Shortly after starting time for the protest, a police officer approached, warning that we had to move across the street, away from hotel property. He requested that all participants stay on the long, narrow sidewalk. We would not be permitted to stand in the “landscaping,” we were told, by police – public and private – in seemingly polite, but firm, terms.
They appeared to mean the grassy expanse to the rear of the sidewalk, but there was a berm between the grass and the pedestrian pavememt. After a bit of bickering, everyone was warned to stay off that area, too.
Later, someone announced that after consulting with police officials, we should be permitted to stand up to 5 feet away from the sidewalk. But officers wearing light green vests stood in that space from then on, effectively almost daring protesters to leave the sidewalk.
Back across the street, a dozen or so officers from the town of Rosemont stood ready, half of them on bicycles. While the grass/pavement issued was being argued, they marched across the street, pushing bikes as needed, to stand in a row right at the curb, facing the protesters. Though the number of people involved was small, the intimidating scene was eerily reminiscent of the main protest in Chicago's Grant Park in 1968, during the Democratic National Convention that nominated Hubert Humphrey.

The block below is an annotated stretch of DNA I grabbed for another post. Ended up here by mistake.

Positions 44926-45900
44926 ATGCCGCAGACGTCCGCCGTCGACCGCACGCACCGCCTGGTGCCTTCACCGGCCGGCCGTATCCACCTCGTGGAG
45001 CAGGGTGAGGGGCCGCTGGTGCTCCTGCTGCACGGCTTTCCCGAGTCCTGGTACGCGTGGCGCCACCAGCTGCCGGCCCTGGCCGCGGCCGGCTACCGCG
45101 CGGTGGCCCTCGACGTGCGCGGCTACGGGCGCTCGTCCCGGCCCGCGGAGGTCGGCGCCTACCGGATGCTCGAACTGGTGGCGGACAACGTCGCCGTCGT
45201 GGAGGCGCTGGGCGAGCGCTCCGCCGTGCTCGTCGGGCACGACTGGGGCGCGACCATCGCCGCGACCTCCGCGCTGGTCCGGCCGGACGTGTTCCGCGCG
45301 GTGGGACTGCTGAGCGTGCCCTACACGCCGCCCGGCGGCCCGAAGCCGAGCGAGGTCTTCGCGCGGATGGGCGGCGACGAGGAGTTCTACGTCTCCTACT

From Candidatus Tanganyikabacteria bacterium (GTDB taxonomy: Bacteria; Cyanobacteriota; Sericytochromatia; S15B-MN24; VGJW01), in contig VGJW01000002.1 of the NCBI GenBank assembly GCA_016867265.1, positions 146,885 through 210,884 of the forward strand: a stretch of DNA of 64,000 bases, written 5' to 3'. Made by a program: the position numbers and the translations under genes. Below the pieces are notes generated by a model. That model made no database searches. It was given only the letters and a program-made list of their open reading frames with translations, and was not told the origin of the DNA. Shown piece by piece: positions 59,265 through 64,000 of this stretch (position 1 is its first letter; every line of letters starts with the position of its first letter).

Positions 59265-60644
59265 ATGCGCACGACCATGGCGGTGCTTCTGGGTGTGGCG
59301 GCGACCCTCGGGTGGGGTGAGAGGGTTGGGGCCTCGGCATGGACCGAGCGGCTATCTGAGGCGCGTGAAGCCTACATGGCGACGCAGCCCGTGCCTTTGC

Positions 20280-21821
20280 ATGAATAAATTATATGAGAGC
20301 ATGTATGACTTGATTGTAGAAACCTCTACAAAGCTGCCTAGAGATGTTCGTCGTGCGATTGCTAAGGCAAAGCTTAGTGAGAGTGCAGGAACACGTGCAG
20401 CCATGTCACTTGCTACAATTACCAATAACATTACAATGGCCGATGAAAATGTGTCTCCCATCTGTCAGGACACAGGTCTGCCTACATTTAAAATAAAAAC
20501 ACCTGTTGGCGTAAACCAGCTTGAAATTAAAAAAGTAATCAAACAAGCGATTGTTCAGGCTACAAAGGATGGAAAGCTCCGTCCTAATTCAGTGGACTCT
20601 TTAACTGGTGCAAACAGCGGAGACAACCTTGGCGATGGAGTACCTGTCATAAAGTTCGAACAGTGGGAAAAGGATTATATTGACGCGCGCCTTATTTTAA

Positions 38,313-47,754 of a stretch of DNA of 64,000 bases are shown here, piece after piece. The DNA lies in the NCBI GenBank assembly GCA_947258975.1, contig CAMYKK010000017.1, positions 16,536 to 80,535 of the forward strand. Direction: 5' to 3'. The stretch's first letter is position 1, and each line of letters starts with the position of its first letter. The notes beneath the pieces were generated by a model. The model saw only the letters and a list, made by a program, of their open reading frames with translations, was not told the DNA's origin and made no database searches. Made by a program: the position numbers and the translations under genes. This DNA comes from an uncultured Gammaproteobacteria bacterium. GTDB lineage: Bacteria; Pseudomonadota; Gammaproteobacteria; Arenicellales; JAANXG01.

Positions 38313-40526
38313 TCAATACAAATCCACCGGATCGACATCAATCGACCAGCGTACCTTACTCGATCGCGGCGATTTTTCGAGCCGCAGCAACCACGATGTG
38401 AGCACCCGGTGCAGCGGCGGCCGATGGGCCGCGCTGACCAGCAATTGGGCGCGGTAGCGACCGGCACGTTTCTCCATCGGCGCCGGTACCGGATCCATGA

Chants have been a major element in protests against the Trump administration, and the Rosemont event carried on that tradition: “Trump and Pence are fascists, there's no doubt," protesters shouted. "Rise up, rise up. Drive them out.”
Another chant: “Hey, Pence, what do ya say. How many kids did you cage today?” And another: “Women’s rights are not for sale. We won’t live in a Handmaid’s Tale.” Another, calling to mind the immigration crisis, was simpler yet: “Immigrants, stay. Trump and Pence, go away.”
As usual, a number of protesters carried signs – some of them quite large. In addition, a trio of lifesize effigies, including one of Mr. Trump himself, joined the festivities.
At one point, the group moved 5 feet onto the grassless berm. Little time passed before they were warned again to return to the sidewalk, which felt quite crowded because it was so narrow.
Inside the hotel lobby, before the protest got underway, people (Trump/Pence supporters, presumably) lined up to get into the room where the vice-president would be speaking. Later, we learned that a few protesters had indeed made their way inside.
At the protest's peak, about 70 opponents of the Trump administration were participating.